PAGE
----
Why? Some longtime fans feel a grand tradition may be at a crossroads.
Few events can galvanize a community in the Deep South more than high school football. For a few hours on Friday night, differences are set aside and everyone becomes imbued by a shared emotional unity.
A high school football game can be a rallying point for the community and, over the years, there are few places in Georgia where this scenario has played out better than at Marietta's venerable Northcutt Stadium. However, three losing records over the past four seasons seem to have lowered the enthusiasm level and many Marietta fans feel it's a critical time for choosing the right man to fill the head coach position.
Wisely, to keep from chasing off any contenders for the job, Hall isn't dropping any names. But, he says he has a "good pool of applications;" and if he delivers the coach perceived to be a sound choice, there's reason to expect a revival among Blue Devil fans - many of whom are hopeful the new coach will have name recognition built on a solid winning record.
"Winning is important in Marietta," says Chris Poston, the developer with Traton Homes in Marietta who was the center for Marietta All-American quarterback Eric Zeier in 1990. "Winning is important to retain the tradition.
"It's very important," he added, when asked about bringing in a coach with a proven record. "It goes back to the winning tradition. I don't want to say we need a coach that will bring us back to prominence because I think (Coach) Friday (Richards) has done a very good job. But we need a proven winner that will help us get back to dominating Cobb County.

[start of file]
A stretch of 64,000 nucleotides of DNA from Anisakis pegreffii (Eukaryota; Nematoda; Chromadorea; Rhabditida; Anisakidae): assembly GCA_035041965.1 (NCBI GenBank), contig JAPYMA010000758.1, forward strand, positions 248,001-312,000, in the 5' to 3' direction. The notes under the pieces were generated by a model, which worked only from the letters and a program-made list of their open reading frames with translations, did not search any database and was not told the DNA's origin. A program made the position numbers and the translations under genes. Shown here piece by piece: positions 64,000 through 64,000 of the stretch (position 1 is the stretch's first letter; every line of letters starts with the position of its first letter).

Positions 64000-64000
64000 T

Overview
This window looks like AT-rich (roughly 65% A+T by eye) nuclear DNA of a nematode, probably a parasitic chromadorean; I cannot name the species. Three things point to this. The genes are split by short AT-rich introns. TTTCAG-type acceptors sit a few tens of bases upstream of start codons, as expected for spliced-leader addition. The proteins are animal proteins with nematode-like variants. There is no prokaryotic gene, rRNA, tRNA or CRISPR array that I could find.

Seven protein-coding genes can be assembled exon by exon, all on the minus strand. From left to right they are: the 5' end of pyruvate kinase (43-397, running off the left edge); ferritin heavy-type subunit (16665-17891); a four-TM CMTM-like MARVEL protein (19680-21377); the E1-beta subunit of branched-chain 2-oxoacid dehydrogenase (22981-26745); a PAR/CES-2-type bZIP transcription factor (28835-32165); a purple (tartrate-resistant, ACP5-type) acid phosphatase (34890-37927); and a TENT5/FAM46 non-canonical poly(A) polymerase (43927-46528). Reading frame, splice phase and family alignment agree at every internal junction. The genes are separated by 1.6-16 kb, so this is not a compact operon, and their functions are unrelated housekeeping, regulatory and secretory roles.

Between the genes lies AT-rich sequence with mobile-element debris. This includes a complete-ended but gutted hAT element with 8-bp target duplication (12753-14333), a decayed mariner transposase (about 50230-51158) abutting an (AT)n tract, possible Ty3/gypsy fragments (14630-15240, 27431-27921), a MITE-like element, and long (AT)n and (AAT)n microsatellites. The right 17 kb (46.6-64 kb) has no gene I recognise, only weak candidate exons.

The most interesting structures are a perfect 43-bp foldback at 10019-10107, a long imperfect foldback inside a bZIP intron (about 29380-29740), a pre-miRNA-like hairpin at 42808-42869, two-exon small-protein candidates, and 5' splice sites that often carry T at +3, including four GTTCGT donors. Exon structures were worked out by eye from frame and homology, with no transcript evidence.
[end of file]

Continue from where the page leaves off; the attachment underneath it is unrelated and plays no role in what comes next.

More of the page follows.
"(A big-name coach) will give people reason to come back and see what's happening. But it goes back to winning. The big-name coach then has to win to keep up that excitement."
That feeling is shared by Bob Lewis, general manager for the Marietta Board of Lights and Water, a 1967 Marietta alumnus and former player. When asked if a high-profile coach would rejuvenate interest in Blue Devil football, he responded: "Absolutely! I think that's the beginning of making the program, or keeping the program at the level it's always been.
"I think Mariettans will get solidly behind that person, and I think it will be great for the city. It's what brings people together."
Former Blue Devil gridder Mayor Steve "Thunder" Tumlin - who admits that, at 6-foot-5, 150 pounds, he was "too fragile" to continue his football career and switched to basketball as a junior - is straight to the point on hiring a proven coach. "I think it would get the program jump-started."
Steve Lee, a Marietta alumnus and community football coach, says of a big-name coach: "It's paramount. We need someone with proven head coaching experience who can put a staff together. ... I can't imagine hiring an assistant."
Obviously, a record as a winner will surely be the foremost criteria for the new coach. But you can bet Blue Devil fans will examine the fine print on his resume, searching for intangible qualities of which they've grown accustomed.
HISTORY PROVES Marietta coaches will reach longevity milestones. Over the course of the past year, Marietta has had three coaches retire who each served more than 30 years at the school - head basketball coach Charlie Hood, head track coach Roscoe Googe and, most recently, head football coach James "Friday" Richards. All were highly respected not only for the records they produced, but also for the roles they served in molding young athletes and students in the classroom while also serving as ambassadors for the school in the community.
These are qualities that can balance out a resume with a less impressive won/lost record in the opinion of some veteran fans.
"I hope that will be part of a search and I hope we can get someone who wants to be at Marietta and not just take the job because it's a great job," said the Rev. Sam Storey, retired minister at Marietta First Methodist Church and an avid Blue Devil fan. "We don't want someone to use this job as a stepping stone.